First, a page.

COVID-19 Vaccine Attitudes Among Healthcare Workers – August 2021
This report is a sequel to our February and March reports on attitudes and vaccination rates of healthcare workers, including vaccine resistance, vaccine hesitancy, vaccine access, and vaccine refusal.

Parental Concerns About COVID-19 Vaccines – August 2021
What are parents’ top concerns about COVID-19 vaccinations for their children? Do these concerns vary based on a parent’s partisanship, gender, age, race, income, education, or place of residence? In this report, we examine the most prevalent major concerns for parents by demographic groups to better understand the various sources of vaccine hesitancy among parents.

Vaccine Misinformation: From Uncertainty to Resistance – August 2021
How prevalent is the public’s belief in vaccine misinformation? Is that belief associated with vaccine resistance? Are some social groups more susceptible to it than others? This report focuses on these questions, exploring misinformation beliefs across social groups and their connection with vaccine attitudes. 

What Americans think about people who are not vaccinated – August 2021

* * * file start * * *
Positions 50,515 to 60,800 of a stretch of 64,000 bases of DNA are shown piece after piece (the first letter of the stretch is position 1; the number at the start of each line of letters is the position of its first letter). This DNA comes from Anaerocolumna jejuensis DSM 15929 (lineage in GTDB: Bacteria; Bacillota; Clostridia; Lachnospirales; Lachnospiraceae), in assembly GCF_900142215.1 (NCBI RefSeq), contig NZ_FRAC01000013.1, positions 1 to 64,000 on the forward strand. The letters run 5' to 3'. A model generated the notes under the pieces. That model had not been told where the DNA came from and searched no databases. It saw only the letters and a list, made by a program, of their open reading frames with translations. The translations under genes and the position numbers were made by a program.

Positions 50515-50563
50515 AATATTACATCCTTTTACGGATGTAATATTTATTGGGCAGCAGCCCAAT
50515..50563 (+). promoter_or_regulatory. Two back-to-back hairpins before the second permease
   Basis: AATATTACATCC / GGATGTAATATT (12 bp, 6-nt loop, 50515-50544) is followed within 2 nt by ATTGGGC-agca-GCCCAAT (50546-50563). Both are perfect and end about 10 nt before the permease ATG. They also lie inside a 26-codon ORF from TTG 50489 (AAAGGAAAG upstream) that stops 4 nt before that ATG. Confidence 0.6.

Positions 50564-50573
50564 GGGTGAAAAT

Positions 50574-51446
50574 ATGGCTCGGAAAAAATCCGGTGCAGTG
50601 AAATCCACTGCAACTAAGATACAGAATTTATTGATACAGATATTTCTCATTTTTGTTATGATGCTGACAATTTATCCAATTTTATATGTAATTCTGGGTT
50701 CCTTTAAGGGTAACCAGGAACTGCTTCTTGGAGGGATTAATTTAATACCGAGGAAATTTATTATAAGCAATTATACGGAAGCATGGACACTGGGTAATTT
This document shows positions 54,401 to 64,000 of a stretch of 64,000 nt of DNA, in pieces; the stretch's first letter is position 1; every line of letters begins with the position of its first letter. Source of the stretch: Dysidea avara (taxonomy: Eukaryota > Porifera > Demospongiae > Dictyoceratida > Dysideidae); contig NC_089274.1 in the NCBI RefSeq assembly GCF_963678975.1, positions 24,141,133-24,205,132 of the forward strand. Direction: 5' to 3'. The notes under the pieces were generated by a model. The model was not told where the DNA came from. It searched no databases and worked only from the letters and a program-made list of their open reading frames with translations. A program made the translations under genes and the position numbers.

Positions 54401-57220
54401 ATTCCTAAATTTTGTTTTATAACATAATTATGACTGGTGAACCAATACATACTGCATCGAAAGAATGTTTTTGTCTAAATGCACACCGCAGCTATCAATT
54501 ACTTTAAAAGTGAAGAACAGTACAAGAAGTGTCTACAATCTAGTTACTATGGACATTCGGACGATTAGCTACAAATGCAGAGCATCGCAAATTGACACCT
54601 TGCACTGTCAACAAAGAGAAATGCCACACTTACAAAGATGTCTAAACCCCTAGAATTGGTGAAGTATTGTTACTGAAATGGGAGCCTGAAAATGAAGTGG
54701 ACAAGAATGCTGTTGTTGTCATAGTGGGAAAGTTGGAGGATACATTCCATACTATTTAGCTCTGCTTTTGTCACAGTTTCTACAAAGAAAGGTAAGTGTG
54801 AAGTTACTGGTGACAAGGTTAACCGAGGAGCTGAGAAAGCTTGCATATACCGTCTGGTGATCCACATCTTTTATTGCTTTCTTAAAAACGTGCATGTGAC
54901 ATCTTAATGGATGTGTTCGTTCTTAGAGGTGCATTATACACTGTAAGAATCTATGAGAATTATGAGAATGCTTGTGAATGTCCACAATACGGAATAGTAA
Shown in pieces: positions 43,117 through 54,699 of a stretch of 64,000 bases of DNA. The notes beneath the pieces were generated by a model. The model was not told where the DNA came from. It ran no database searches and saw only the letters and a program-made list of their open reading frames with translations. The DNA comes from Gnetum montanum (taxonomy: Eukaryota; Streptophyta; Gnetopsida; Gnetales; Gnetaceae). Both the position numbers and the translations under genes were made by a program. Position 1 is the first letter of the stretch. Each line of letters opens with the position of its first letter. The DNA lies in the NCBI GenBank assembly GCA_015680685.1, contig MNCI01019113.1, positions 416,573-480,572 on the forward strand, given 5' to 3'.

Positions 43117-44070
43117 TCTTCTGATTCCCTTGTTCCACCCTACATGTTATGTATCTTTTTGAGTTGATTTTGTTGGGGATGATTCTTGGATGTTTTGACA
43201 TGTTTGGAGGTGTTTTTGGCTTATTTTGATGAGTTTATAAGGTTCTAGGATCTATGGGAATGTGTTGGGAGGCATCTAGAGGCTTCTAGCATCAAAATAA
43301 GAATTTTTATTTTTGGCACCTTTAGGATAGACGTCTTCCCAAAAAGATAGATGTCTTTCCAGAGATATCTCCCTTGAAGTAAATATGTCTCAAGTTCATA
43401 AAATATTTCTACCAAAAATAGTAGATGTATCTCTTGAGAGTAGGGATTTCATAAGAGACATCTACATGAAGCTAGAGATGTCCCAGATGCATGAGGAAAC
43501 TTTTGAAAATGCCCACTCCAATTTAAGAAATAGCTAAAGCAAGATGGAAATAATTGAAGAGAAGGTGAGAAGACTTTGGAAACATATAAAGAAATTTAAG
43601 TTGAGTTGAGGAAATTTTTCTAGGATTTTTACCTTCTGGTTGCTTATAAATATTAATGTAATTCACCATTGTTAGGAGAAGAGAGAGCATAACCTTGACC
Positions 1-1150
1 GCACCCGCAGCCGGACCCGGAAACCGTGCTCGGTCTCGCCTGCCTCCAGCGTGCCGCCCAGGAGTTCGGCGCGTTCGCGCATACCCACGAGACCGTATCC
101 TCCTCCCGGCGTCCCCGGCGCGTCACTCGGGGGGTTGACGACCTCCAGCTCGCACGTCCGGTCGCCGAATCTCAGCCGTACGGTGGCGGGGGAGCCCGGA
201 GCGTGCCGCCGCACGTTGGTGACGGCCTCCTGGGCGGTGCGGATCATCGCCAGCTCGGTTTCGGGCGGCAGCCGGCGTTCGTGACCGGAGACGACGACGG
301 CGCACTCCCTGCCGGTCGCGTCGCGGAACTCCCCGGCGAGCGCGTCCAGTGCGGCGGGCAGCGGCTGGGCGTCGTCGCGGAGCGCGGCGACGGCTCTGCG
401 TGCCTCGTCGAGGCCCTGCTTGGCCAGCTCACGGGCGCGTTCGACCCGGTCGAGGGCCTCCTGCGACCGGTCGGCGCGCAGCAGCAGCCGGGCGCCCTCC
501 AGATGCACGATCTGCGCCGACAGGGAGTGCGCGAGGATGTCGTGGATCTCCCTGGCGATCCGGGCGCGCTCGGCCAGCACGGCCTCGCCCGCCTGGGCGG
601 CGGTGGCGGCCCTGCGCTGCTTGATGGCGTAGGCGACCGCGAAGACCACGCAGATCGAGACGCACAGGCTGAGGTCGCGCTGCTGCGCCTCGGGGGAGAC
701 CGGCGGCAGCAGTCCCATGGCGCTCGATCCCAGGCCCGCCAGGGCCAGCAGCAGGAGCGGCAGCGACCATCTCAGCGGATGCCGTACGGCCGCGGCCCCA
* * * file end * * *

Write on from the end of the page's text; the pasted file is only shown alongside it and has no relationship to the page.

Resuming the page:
In this report, we evaluate how people feel about those who are vaccinated and those who are not using a “feeling thermometer.” Our analyses examine how feelings expressed by the respondents are linked to factors such as partisanship, education, gender, age, income, place of residence and personal vaccination status, among others.

High public support for mandating vaccines – July 2021
As the remaining unvaccinated population becomes increasingly difficult to reach, persistent questions emerge regarding whether vaccines should be mandatory in some or all circumstances. In this report, we update our assessment of public support for vaccine mandates, both nationally and across the 50 states, based on our June/July survey wave.

Social media news consumption and COVID-19 vaccination rates – July 2021
Earlier this month, we witnessed a vigorous back and forth between the White House and Facebook regarding the role of the company in circulating health misinformation. In this report, we examine the relationship between Facebook news consumption and vaccine hesitancy. 

Vaccine Resistance Among Parents – July 2021